Elin Svensson uses Facebook to connect with friends and family at home in Sweden.
Elin Svensson uses Facebook to connect with friends and family at home in Sweden. Peter Holt

Women dominate Facebook

WHILE Swedish traveller Elin Svensson might mostly use Facebook to stay in touch with friends at home, she can understand why women are generally bigger Facebook users than men.

"Women might like to snoop around more," Ms Svensson said.

"They like gossip."

Recently, Mackay Regional Council revealed 76.2% of the 2683 people who 'liked' its Facebook page were female.

The figures are backed up in other reports into Facebook usage, which indicate between 53% and 58% of all Facebook users are women.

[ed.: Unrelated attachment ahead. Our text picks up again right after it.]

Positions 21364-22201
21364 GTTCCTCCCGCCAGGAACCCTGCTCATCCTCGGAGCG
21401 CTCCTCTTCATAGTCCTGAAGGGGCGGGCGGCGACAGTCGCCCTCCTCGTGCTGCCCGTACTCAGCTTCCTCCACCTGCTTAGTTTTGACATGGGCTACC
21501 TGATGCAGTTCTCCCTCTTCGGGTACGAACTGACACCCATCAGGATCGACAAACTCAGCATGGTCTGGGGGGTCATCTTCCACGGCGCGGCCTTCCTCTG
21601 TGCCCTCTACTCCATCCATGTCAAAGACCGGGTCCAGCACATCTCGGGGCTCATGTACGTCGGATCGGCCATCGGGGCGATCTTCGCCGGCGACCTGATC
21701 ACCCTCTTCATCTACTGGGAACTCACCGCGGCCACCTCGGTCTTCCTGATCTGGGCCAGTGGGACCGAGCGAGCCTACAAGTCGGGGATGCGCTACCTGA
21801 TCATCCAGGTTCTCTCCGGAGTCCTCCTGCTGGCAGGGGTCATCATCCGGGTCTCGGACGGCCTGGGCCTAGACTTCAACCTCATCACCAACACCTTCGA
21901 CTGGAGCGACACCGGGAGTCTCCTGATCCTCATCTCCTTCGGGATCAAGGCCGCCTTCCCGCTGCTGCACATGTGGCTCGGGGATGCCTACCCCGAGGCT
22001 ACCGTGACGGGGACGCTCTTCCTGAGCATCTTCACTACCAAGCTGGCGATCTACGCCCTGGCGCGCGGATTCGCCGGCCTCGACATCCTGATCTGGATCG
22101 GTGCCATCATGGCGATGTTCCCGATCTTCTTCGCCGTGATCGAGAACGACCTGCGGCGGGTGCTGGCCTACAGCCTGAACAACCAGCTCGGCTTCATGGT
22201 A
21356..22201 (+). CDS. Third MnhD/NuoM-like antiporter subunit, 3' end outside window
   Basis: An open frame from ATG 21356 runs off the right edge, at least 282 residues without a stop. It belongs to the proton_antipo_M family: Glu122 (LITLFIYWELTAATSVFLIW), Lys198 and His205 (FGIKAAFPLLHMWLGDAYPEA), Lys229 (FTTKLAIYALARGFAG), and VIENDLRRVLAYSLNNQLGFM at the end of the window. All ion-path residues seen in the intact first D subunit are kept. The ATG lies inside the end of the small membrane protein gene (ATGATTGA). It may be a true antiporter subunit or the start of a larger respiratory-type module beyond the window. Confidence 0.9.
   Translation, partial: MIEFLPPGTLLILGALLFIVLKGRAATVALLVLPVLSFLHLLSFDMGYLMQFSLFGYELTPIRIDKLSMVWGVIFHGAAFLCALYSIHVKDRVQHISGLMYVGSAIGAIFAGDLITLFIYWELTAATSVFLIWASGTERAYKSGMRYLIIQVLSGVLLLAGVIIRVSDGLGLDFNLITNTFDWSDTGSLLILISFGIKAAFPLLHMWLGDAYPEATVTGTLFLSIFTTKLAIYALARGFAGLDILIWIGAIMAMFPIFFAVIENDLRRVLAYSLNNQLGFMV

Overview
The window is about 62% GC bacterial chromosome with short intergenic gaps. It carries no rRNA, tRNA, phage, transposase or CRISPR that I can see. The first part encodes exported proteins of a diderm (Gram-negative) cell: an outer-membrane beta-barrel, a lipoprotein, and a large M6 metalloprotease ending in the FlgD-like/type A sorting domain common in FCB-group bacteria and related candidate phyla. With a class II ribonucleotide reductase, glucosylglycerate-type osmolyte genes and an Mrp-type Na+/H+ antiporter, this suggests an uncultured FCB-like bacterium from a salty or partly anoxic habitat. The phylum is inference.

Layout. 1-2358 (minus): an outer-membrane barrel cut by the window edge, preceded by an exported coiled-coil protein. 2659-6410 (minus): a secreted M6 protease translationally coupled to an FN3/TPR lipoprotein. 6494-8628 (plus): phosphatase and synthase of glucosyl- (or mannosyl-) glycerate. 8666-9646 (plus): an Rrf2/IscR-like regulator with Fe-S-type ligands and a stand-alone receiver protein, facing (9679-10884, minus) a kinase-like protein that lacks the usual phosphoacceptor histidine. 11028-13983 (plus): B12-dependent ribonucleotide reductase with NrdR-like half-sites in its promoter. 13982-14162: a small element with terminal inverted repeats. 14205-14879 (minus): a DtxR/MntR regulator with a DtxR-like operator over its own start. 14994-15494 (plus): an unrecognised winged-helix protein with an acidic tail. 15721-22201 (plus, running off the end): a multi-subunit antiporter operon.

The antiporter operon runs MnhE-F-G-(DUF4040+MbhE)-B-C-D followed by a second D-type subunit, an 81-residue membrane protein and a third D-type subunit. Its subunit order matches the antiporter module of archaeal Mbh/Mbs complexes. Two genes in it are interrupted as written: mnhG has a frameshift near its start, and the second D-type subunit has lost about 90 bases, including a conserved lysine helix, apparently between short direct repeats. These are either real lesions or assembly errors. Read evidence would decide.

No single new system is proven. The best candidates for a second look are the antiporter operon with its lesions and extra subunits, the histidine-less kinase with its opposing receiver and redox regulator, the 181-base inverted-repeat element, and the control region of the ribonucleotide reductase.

Julie Posetti is currently completing a PhD on the impact of social media on professional journalism/media organisations.

She said while she had not researched the social media gender imbalance, she had observed it anecdotally.

"The other thing I've observed in my own social networks is that women users tend to share more readily about their personal lives and their feelings," Ms Posetti said.

"This is something that's particularly evident among young people I'm connected to.

"But women in general tend to be more expressive, conversational and interactive. Perhaps this is just a reflection of general gendered patterns of communications."



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